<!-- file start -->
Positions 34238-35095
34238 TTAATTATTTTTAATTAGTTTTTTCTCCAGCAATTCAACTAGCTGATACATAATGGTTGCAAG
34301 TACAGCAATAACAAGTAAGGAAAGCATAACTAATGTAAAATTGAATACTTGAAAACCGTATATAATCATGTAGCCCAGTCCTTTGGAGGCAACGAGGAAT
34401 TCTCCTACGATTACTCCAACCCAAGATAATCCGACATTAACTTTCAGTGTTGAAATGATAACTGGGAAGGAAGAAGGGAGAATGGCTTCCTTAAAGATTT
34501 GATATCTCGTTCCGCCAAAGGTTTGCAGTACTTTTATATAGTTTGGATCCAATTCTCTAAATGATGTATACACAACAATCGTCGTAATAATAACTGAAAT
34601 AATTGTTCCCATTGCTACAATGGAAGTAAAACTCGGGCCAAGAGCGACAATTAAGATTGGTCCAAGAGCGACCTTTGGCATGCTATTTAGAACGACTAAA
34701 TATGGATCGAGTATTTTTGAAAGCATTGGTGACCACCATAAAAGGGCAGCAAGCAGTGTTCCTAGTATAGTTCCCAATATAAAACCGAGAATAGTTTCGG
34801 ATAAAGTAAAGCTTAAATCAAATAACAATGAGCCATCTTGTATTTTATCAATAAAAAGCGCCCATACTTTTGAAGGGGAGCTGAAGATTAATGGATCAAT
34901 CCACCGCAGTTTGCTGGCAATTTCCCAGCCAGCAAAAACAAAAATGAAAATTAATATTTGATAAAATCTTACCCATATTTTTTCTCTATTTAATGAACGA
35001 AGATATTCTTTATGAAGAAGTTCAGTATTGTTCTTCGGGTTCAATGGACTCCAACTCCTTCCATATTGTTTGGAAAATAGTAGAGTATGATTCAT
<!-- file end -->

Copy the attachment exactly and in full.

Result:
Positions 34238-35095
34238 TTAATTATTTTTAATTAGTTTTTTCTCCAGCAATTCAACTAGCTGATACATAATGGTTGCAAG
34301 TACAGCAATAACAAGTAAGGAAAGCATAACTAATGTAAAATTGAATACTTGAAAACCGTATATAATCATGTAGCCCAGTCCTTTGGAGGCAACGAGGAAT
34401 TCTCCTACGATTACTCCAACCCAAGATAATCCGACATTAACTTTCAGTGTTGAAATGATAACTGGGAAGGAAGAAGGGAGAATGGCTTCCTTAAAGATTT
34501 GATATCTCGTTCCGCCAAAGGTTTGCAGTACTTTTATATAGTTTGGATCCAATTCTCTAAATGATGTATACACAACAATCGTCGTAATAATAACTGAAAT
34601 AATTGTTCCCATTGCTACAATGGAAGTAAAACTCGGGCCAAGAGCGACAATTAAGATTGGTCCAAGAGCGACCTTTGGCATGCTATTTAGAACGACTAAA
34701 TATGGATCGAGTATTTTTGAAAGCATTGGTGACCACCATAAAAGGGCAGCAAGCAGTGTTCCTAGTATAGTTCCCAATATAAAACCGAGAATAGTTTCGG
34801 ATAAAGTAAAGCTTAAATCAAATAACAATGAGCCATCTTGTATTTTATCAATAAAAAGCGCCCATACTTTTGAAGGGGAGCTGAAGATTAATGGATCAAT
34901 CCACCGCAGTTTGCTGGCAATTTCCCAGCCAGCAAAAACAAAAATGAAAATTAATATTTGATAAAATCTTACCCATATTTTTTCTCTATTTAATGAACGA
35001 AGATATTCTTTATGAAGAAGTTCAGTATTGTTCTTCGGGTTCAATGGACTCCAACTCCTTCCATATTGTTTGGAAAATAGTAGAGTATGATTCAT